Boston Marathon, here I come!

you go!

Fit and Feminist

boston-confirmationIf you follow many runners on social media, you’ve probably noticed a lot of them posting photos like this lately.  I was no exception.  I literally did the excited baby dance when Brian sent me a photo of the envelope.  (I’m so glad no one was around me at work at the time.)  And when I got home later that night and opened the envelope?  Goosebumps, over my whole damn body.

And of course I immediately posted a photo on Instagram and Facebook. Then I re-arranged my inspirational materials on my fridge and posted a photo of that. And then I sat there and stared at it while sipping a glass of wine.  It’s been there for two days now and every time I walk past the fridge, I stop and gaze at it for a few seconds.

I keep thinking that if this is how I’m feeling with…

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The Real Power | Silvia Writes

This was the proverbial straw that broke the camel’s back. The club was not up to code (one exit, no alarms, no fire sprinkles, flammable soundproofing materials in a place not designed for pyrotechnics) because that’s how things are done when money is paid under the table.Add to this a slow emergency response and hospitals unable to accommodate patients, add to this a prime minister who has been indicted on charges of tax evasion and money laundering, among other things (and who didn’t survive a no-confidence vote), and there is a huge problem.So, Romanians took to the streets in every major city.As a result the prime minister resigned — a good first step, but is it enough? My heart says no, but I’ve been gone for so long. I don’t really know how real reform would look like in Romania. However, I do remember the 1989  revolution when the Romanian people toppled a dictator.So, people do have the power. The real power. They just forget how to use it until an unfortunate event brings them together.

Source: The Real Power | Silvia Writes

ISIS, Russia, and Egypt


What really happened to Russian Metrojet Flight 9268 over Sinai a few days ago? Forget it. The fatal crash does not matter any more. Regardless of what truly did or did not happen to the Russian plane, the prevailing theory is that ISIS planted a bomb that led to the plane crash, and this has entered and stuck in the global mindset.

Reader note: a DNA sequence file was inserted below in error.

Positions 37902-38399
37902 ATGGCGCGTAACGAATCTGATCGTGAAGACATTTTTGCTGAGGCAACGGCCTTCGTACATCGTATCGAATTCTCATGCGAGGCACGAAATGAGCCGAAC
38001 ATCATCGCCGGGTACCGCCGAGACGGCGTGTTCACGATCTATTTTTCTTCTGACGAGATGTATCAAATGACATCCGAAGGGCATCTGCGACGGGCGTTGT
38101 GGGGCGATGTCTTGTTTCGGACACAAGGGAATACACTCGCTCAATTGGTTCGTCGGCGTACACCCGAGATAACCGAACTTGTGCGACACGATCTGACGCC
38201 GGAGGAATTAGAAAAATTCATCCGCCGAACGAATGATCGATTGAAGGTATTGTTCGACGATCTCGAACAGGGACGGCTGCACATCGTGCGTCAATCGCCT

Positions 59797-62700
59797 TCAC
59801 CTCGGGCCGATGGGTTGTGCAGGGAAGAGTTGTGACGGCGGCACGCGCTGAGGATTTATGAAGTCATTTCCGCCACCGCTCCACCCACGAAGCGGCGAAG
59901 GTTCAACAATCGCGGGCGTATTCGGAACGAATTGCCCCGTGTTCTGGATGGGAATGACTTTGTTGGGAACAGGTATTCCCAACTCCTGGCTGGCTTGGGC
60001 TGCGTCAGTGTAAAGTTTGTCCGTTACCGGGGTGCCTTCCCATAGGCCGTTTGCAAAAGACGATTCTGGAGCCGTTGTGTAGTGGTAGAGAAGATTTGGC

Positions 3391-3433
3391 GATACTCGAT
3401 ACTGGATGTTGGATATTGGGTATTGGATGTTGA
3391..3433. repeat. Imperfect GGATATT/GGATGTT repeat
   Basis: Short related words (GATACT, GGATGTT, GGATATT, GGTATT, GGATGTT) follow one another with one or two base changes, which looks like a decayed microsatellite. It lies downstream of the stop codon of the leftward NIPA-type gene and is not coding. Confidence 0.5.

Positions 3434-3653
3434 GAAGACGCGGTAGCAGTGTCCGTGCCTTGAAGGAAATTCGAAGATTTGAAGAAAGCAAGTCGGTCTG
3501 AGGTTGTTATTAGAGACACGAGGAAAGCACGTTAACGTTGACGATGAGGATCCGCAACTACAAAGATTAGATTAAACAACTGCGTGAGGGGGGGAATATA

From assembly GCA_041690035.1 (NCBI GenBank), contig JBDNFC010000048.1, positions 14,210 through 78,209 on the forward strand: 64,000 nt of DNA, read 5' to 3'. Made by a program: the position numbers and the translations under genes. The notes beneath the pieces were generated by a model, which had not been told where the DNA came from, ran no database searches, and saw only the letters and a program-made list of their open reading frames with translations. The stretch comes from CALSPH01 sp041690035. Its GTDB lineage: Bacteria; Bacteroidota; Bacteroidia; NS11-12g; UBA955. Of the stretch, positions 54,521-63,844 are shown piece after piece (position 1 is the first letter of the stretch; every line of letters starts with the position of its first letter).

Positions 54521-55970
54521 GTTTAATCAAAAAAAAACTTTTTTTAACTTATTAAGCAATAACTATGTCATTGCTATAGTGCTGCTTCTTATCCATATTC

Communications and “chatter,” allegedly uncovered by British intelligence, followed by Britain suspending all flights to and from Sharm el-Sheikh has been enough to cement this possibility within the global consciousness. Britain and the United States have offered no evidence, however, as it is too late for a drawn out inquiry. Perception has won the day and Islamic State (IS) has secured a major psychological victory.

The Islamic State affiliate in Egypt has gained a prestigious reputation. It is now portrayed in global media as an upgraded, sophisticated terror…

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ISIS, Russia, and Egypt | Nervana

Regardless of all this speculation, in fact, whether or not the Russian plane crash was indeed caused by a terror attack, it is more paramount for Egypt to turn this tragic event to its advantage. The Islamic State should not be allowed to establish its dream state by targeting domestic planes. If the terror group resorted already to such tactics, then is a potential sign of weakness hiding under the evil glamour of terror. The group has failed to clinch a state in Egypt, and it may have resorted to bombing planes just to maintain a deceptive perception of existence.Therefore, the Egyptian authority must work harder to project this weak side of IS, and enhance its counter-terrorism abilities. Airport security may need substantial updates, but other aspects of fighting IS must also be considered.This Russian tragedy might have been Egypt’s version of 9/11. Egypt should project itself as a responsible country that need support, not a reckless state that is hiding its own wrongdoing. Bomb or not, Egypt must prevail against terrorism in these circumstances.

Source: ISIS, Russia, and Egypt | Nervana

The hidden origins of the Syrian civil war



Still from the video below, allegedly from the early days of the Syrian uprising and showing unarmed riot police being shot at, and hit, from gunfire from the protesters’ side.

Jonathan Marshall writes:

[…] A Violent Start

The city of Dara’a, near the Jordanian border, was the epicenter of protests that triggered Syria’s civil war in 2011. Anti-government sentiment had been growing due to a recent influx of angry and desperate families dispossessed by what one expert called “the worst long-term drought and most severe set of crop failures since agricultural civilizations began in the Fertile Crescent many millennia ago.”

In early March 2011, police in the city arrested and severely beat several high school students for painting anti-government graffiti on a wall. No doubt inspired by the Arab Spring, protesters gathered at a local mosque and began to march for political rights and an end to corruption, chanting…

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